Again: "Distract me from myself"
I recently ran across Paul Bradshaw’s 2006 interview with Rick Warren, the best-selling author of “The Purpose Driven Life” and a pastor at Saddleback Church in Orange County. Typically, I’m very suspicious of the Christian “it” celebrities and their latest-and-greatest books – or, as my dad calls it, “pablum” (fantastic word – if you don’t know it, look it up… and then use it in a sentence). But I have to admit that I have a hard time finding a whole lot of fault with Rick Warren. There is much to respect about the man, including his role as facilitator for last weekend’s interviews with Barack Obama and John McCain.
Much of what Warren said in this interview from 2 years ago jumped out at me. I think you should read it – I think everyone should read it. Here’s an excerpt:
Life is a series of problems: either you are in one now, you’re just coming out of one, or you’re getting ready to go into another one. The reason for this is that God is more interested in your character than your comfort. God is more interested in making your life holy than he is in making your life happy. We can be reasonably happy here on earth, but that’s not the goal of life: the goal is to grow in character, in Christ-likeness.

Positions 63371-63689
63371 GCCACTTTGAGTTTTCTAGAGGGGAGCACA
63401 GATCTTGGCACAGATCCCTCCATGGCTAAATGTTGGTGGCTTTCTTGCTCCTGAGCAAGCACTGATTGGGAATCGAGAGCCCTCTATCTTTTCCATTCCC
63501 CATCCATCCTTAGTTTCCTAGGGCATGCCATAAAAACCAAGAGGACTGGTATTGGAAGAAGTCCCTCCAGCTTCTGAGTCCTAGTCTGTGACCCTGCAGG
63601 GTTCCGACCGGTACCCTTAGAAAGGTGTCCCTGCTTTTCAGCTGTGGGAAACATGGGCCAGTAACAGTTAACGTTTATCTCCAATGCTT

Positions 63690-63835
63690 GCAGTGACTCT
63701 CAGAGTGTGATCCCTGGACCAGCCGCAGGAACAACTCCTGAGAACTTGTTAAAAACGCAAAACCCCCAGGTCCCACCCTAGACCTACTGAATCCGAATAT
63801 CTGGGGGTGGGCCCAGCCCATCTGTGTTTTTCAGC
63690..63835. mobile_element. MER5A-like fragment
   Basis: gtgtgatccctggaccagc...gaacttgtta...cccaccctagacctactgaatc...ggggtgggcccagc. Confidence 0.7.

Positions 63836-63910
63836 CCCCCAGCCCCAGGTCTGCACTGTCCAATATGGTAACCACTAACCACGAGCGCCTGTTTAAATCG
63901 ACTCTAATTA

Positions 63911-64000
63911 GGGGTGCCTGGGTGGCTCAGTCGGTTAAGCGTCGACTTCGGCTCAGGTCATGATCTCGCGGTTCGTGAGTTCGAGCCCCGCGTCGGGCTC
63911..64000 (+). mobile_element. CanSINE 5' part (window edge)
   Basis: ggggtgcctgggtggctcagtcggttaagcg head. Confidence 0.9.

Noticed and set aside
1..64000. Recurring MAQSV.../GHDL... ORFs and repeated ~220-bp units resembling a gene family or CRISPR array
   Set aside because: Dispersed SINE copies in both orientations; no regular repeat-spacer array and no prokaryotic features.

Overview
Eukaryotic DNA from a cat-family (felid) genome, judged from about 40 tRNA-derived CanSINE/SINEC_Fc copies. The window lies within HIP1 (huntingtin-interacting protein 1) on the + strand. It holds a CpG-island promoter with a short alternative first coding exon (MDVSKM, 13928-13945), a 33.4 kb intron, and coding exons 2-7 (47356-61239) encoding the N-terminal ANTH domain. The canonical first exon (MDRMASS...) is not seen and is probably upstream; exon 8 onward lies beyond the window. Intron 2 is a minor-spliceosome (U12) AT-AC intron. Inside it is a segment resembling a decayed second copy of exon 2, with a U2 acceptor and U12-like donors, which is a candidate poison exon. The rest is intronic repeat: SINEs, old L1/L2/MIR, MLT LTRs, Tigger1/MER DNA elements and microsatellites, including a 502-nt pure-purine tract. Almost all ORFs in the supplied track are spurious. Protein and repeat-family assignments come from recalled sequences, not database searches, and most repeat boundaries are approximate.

I used to think that life was hills and valleys – you go through a dark time, then you got to the mountaintop, back and forth. I don’t believe that anymore. Rather than life being hills and valleys, I believe that it’s kind of like two rails on a railroad track, and at all times you have something good and something bad in your life. No matter how good things are in your life, there is always something bad that needs to be worked on. And no matter how bad things are in your life, there is always something good you can thank God for.
You can focus on your purposes, or you can focus on your problems. If you focus on your problems, you’re going into self-centeredness, which is “my problem, my issues, my pain.”
But one of the easiest ways to get rid of pain is to get your focus off yourself and onto God and others. (For the entire interview, go here.)
We live in a self-centered culture, and my eyes are being opened more and more every day to my own glaring obsession with myself. I look out for my own well-being, and think about my own needs, and have a journal and a calendar and a prayer life and a thought life and conversations related solely to myself. But if I see the meaning and purpose of life simply “to be happy” or “to enjoy myself,” then I am missing the point.
Life gains significance only when we give ourselves away.
And for a beautiful illustration of this, rent “Bella” and watch it tonight.